Dundee event to explore Murray Bookchin’s political philosophy and its current relevance

Bella Caledonia editor to speak at event on leading social ecologist and grassroots democracy

MIKE SMALL, activist, writer and editor of Bella Caledonia, will outline political theorist Murray Bookchin’s ideas around social ecology and direct democracy at an event hosted by Common Weal Dundee and Scottish Solidarity with Kurdistan (SSK) on Wednesday night.

A pioneering political thinker who connected anarchism, anti-capitalism and ecology, the late Murray Bookchin’s influential works – including over 20 books - spanned from the 1950s through to the 1990s, and have since re-emerged as central to the ideology of the Kurdish liberation movement.

Small worked with Bookchin on developing political ideas in the 1990s while studying for his masters at the Institute of Social Ecology in Vermont, at which time, Small said, Bookchin was a “formidable political figure”.

“Bookchin argues you can’t really have a ‘green capitalism’, and he argues that the environmental movement has been too soft and liberal." Mike Small

After Bookchin’s influence all but disappeared from view for some time, Small was surprised to see him cropping up in the Kurdish situation, although his ideas, Small said, are increasingly relevant.

Speaking to CommonSpace, Small said: "I'm delighted to be working with Scottish Solidarity with Kurdistan and Common Weal Dundee to explore the ideas of Bookchin, decentralised democracy and social ecology.

“With the crises we face these ideas are more vital than ever before.

“Murray Bookchin was a theorist of the anti-globalisation movement before its time, an ecological visionary, an advocate of direct action and a polemicist.”

At the event, Small will contextualise Bookchin’s ideas within his wider critique of capitalism, which he described as “the disease of society”, and of the environmental movement, which he regarded as failing to address the social aspects of the ecological crisis.

“Bookchin argues you can’t really have a ‘green capitalism’, and he argues that the environmental movement has been too soft and liberal,” Small explained.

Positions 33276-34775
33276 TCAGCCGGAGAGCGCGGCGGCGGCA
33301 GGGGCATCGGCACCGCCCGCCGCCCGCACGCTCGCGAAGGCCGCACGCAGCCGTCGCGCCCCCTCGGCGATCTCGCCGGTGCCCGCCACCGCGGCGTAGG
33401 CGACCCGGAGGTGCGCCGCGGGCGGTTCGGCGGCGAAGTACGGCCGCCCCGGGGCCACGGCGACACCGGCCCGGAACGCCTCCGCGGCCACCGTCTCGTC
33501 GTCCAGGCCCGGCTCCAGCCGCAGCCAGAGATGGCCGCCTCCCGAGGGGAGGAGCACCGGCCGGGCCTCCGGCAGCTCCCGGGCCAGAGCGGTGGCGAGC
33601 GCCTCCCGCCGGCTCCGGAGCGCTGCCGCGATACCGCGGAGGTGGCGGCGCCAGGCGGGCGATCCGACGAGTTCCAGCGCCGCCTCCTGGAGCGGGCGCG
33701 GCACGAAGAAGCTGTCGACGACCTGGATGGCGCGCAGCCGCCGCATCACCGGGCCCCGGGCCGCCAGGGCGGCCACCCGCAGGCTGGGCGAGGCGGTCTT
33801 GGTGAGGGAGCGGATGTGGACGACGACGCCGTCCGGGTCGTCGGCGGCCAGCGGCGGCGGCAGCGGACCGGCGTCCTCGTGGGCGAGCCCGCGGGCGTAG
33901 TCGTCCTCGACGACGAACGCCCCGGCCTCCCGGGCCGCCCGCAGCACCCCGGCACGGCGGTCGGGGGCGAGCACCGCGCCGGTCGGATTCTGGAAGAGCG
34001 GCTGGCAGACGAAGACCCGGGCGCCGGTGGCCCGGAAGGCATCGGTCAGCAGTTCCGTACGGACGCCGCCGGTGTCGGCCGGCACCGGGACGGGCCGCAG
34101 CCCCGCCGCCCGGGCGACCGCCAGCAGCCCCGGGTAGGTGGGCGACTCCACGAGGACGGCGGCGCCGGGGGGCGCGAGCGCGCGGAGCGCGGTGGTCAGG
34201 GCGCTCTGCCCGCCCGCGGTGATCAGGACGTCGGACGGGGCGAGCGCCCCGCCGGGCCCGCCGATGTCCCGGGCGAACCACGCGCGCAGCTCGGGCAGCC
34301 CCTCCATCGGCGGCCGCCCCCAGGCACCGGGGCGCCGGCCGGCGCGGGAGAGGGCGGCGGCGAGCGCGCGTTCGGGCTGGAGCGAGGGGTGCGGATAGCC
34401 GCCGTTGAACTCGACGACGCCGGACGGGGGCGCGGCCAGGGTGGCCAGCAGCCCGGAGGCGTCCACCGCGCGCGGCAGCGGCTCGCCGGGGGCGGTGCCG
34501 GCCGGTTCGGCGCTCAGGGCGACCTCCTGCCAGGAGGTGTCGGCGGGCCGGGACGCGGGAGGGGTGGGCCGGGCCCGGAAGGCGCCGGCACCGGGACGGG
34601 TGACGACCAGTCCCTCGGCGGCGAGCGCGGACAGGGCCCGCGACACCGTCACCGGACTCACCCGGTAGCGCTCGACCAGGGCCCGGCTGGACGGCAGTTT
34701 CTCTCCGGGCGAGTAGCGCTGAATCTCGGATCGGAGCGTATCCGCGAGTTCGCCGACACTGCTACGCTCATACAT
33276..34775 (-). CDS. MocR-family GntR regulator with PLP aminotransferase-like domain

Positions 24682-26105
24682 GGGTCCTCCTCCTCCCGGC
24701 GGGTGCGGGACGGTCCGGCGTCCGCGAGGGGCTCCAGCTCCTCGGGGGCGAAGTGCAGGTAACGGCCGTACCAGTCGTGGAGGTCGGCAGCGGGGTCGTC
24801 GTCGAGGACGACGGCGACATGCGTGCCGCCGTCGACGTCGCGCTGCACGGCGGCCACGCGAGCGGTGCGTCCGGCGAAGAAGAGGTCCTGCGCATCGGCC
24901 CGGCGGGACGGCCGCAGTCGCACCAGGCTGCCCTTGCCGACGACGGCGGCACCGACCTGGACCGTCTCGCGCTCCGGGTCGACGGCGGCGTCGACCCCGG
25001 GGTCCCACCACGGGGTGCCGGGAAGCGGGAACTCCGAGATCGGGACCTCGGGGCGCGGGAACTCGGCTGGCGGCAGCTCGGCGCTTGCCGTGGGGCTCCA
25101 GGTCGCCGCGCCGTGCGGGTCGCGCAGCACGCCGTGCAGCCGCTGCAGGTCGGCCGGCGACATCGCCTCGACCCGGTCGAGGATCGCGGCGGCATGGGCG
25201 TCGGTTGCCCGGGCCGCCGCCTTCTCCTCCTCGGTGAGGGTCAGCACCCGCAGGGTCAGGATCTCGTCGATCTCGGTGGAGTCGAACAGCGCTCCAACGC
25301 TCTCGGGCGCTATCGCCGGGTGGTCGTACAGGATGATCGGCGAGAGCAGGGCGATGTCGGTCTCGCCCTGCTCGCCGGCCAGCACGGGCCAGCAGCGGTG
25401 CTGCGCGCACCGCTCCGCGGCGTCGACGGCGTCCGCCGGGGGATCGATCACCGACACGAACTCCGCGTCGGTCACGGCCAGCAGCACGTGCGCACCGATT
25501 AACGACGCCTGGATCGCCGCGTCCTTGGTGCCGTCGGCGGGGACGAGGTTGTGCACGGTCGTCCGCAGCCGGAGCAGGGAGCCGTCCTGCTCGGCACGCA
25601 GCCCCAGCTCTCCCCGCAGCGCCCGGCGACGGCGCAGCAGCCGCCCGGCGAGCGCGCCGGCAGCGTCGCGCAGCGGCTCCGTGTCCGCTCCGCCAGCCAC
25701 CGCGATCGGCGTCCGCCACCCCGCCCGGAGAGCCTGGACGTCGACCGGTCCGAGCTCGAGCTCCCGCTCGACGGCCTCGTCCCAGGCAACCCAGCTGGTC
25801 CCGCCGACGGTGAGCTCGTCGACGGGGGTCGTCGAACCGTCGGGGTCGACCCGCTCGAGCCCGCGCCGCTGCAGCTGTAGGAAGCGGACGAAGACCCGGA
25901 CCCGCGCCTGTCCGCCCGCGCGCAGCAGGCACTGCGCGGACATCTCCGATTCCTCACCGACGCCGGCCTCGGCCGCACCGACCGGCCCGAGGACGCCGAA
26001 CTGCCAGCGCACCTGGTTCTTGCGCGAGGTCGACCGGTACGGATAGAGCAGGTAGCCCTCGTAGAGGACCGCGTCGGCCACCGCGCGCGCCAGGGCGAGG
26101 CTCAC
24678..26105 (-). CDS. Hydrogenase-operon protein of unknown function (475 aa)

READ MORE: Women and Kurdish liberation: Roza Salih on the Rojava Revolution

“For Bookchin there was a clear distinction between ecology, which wanted to transform society, and environmentalism, which wants to ameliorate the worst aspects of capitalist economy.

“He also critiques the ‘deep green’ movement, which overlooks and undermines the role of humans.”

At its core, Small said, Bookchin’s theory of social ecology was about the belief that “you can’t have environmental justice without social justice”.

In one of Bookchin’s groundbreaking works, The Ecology of Freedom (1982), he wrote: "The domination of nature by man stems from the very real domination of human by human.”

Bookchin argued that the ecological crises could only be sold through “a new politics based on face-to-face democracy, neighbourhood assemblies and 'the dissolution of hierarchy'”.

This vision for a new kind of politics inspired the now imprisoned Kurdistan Workers’ Party (PKK) leader Abdullah Öcalan, whose political thought has gone on to form the basis of a new society in Rojava, Syria.

“How we do democracy is not something we discuss. We talk about the outcome, but now about how we get there.” Sarah Glynn, Scottish Solidarity with Kurdistan

Following a struggle with Isis, the Kurdish people succeeded in gaining control of the region, where they have now adopted what is described as “democratic confederalism”, which is a form of grassroots democracy delivered through local assemblies and direct democracy.

Sarah Glynn, committee member of Scottish Solidarity with Kurdistan will introduce the event on Wednesday, highlighting the influence of Bookchin’s ideas in Rojava.

Speaking to CommonSpace, Glynn explained that she had been interested in the Kurdish movement precisely because of the developments in Rojava, “which is a beacon of hope in an otherwise desolate area in a desolate world”.

These radical ideas, Glynn suggested, have the potential to inform new ways of working and thinking here in Scotland too. “How we do democracy is not something we discuss,” she said.

“We talk about the outcome, but now about we how get there – and how we get there is very important.”

The free event will run from 7.30-9.30 at the Butterfly Café in Dundee.

Picture courtesy of Luisa Michel

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